In two weeks, the House of Lords will hold an unprecedented and public inquiry into the thorny question of legal aid fees being claimed by some of the country's leading barristers.
Yesterday, Justice Lightman joined the attack on QCs while giving the spring Chancery Bar lecture in London. He said that there was an element of truth in the public's view that the granting of silk constituted a "licence to print money. It is undoubtedly the occasion and pretext for a mark-up in fees."
The Bar Council hit back, saying: "Judge Lightman is a Chancery Judge and his experience is based on a very small area of legal work involving major plcs and banks."
M'learned friends are not taking the inquiry lightly. The four QCs whose fees have been called into question - high-profile left-wing barrister Michael Mansfield, Christopher Sallon, Peter Feinberg and Richard Henriques - have instructed fellow QC James Munby to represent them. And the Bar Council has hired one of the highest paid advocates around, Sydney Kentridge, to watch over the profession's interests.
The Law Lords will be deciding whether barristers' legal aid fees should be on a par with the rate for private practice, or brought into line with other professionals paid from public funds. If they agree on the latter, it could mean a sizeable drop in the earnings of many QCs.
Inevitably this has brought into focus how much more top barristers earn than others paid from the public purse. The most obvious examples are senior doctors, who on average earn far less.
Lawyers were surprised and then resentful when one of their own, the Lord Chancellor, criticised their "fat cat" lifestyles. There were charges of hypocrisy as Lord Irvine was himself one of the "supersilks" earning close to or more than pounds 1m a year before he took public office in Tony Blair's government.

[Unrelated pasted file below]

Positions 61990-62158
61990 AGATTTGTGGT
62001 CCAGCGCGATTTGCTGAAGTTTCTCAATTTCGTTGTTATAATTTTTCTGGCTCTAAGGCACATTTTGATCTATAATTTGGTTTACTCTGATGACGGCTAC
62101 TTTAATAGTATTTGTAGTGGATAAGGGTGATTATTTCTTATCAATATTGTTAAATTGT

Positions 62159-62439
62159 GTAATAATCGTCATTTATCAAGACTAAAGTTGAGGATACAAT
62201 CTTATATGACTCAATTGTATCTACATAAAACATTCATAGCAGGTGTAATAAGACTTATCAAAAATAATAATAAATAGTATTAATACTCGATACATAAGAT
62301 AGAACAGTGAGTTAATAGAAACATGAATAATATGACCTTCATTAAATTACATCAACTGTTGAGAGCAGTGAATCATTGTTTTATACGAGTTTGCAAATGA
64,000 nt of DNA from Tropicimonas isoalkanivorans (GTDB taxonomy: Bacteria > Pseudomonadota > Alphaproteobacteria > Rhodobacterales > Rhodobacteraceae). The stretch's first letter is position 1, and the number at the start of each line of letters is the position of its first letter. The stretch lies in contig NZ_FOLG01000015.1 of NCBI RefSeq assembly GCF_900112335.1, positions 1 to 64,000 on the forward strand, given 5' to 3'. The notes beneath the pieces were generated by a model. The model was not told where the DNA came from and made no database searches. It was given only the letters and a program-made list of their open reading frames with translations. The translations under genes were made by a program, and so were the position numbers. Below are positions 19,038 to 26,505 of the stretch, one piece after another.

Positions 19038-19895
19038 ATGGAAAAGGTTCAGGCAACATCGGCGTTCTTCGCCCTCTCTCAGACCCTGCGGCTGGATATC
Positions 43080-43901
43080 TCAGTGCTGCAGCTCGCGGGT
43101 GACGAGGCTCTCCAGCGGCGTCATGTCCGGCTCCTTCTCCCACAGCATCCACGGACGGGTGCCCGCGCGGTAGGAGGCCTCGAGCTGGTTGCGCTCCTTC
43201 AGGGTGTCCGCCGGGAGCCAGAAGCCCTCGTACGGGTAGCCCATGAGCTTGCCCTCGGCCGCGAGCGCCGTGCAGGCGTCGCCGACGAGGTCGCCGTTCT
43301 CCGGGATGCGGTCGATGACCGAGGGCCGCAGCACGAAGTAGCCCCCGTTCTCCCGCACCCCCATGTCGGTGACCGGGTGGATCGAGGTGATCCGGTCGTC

However, the Golden Circle, as they are called, continue to be in demand, sometimes booked up for months in advance.
Of the four whose fees triggered the House of Lords enquiry, Mr Henriques led the league table of QCs' fees from legal aid in 1995-96, earning more than pounds 500,000. He says this related to more than one year. In 1996- 97, Mr Feinberg's earnings from legal aid were between pounds 350,000 and pounds 399,000.
As a celebrated civil rights lawyer, Mr Mansfield, is often on shows like The Moral Maze. Mr Sallon is a former chairman of the Bar Council's public affairs committee.
But the four are not regarded as the top overall earners in the profession. Among these are Jonathan Sumption. Called to the bar in l974, he had become a silk within 10 years, and had broken through the pounds 1m a year barrier by l994. He is now booked up for more than a year in advance by clients in the banking and financial services sector.
George Carman's latest victory was for the Guardian and Granada TV against Jonathan Aitken. The libel specialist has appeared in a number of high- profile cases. He is believed to charge clients up to pounds 10,000 a day with an additional pounds 50,000 retainer.